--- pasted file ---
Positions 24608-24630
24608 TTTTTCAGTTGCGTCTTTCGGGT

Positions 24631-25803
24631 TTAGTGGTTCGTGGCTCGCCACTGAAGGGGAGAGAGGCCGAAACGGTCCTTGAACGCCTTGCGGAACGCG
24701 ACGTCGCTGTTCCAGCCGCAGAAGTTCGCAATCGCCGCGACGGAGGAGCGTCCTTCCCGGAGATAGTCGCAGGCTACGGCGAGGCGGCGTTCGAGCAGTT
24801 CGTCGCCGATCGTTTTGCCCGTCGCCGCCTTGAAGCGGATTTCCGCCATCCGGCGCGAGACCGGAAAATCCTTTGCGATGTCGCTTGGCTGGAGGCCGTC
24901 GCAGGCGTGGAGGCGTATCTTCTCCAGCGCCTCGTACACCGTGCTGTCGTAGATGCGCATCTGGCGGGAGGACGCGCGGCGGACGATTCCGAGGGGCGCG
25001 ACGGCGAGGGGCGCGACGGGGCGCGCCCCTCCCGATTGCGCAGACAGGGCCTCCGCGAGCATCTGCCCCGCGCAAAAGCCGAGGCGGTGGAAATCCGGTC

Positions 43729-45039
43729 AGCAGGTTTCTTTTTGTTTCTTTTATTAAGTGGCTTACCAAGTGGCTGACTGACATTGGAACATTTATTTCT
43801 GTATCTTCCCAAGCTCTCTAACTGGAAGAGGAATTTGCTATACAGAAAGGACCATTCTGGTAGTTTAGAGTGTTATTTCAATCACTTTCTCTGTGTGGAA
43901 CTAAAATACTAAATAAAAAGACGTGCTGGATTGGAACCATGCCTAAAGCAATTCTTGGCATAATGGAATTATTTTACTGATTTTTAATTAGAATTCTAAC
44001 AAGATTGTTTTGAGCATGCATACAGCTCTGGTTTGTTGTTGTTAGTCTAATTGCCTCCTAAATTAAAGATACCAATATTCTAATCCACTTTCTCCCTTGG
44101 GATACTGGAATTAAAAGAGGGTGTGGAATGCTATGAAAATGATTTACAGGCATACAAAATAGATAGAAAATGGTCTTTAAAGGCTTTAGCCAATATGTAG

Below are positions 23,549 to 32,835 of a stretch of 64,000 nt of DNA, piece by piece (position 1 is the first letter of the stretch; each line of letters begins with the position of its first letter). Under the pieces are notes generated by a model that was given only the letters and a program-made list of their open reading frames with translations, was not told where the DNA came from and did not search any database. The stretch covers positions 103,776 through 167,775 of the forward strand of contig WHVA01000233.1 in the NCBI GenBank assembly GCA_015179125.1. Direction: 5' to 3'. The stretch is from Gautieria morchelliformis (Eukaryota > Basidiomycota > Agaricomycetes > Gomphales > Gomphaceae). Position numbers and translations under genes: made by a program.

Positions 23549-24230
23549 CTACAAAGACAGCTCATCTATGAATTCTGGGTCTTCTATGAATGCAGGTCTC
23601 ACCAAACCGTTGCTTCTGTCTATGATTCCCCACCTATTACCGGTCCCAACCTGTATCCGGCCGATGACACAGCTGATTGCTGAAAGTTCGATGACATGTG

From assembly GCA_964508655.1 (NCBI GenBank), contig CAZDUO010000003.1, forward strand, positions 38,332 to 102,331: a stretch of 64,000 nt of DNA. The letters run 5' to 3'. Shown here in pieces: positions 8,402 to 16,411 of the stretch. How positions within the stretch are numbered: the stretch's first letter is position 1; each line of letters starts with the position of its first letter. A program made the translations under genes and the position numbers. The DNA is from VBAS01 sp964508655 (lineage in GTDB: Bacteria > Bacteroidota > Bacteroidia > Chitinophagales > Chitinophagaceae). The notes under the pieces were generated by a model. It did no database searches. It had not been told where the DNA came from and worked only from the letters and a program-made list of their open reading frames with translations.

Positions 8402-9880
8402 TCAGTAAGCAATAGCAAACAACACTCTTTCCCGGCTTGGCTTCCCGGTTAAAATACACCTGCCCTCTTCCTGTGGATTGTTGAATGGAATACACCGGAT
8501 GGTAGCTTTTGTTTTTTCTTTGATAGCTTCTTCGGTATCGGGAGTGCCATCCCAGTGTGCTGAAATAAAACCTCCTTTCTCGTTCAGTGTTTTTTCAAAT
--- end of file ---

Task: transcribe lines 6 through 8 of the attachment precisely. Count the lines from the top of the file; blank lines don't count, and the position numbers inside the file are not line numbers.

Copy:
24801 CGTCGCCGATCGTTTTGCCCGTCGCCGCCTTGAAGCGGATTTCCGCCATCCGGCGCGAGACCGGAAAATCCTTTGCGATGTCGCTTGGCTGGAGGCCGTC
24901 GCAGGCGTGGAGGCGTATCTTCTCCAGCGCCTCGTACACCGTGCTGTCGTAGATGCGCATCTGGCGGGAGGACGCGCGGCGGACGATTCCGAGGGGCGCG
25001 ACGGCGAGGGGCGCGACGGGGCGCGCCCCTCCCGATTGCGCAGACAGGGCCTCCGCGAGCATCTGCCCCGCGCAAAAGCCGAGGCGGTGGAAATCCGGTC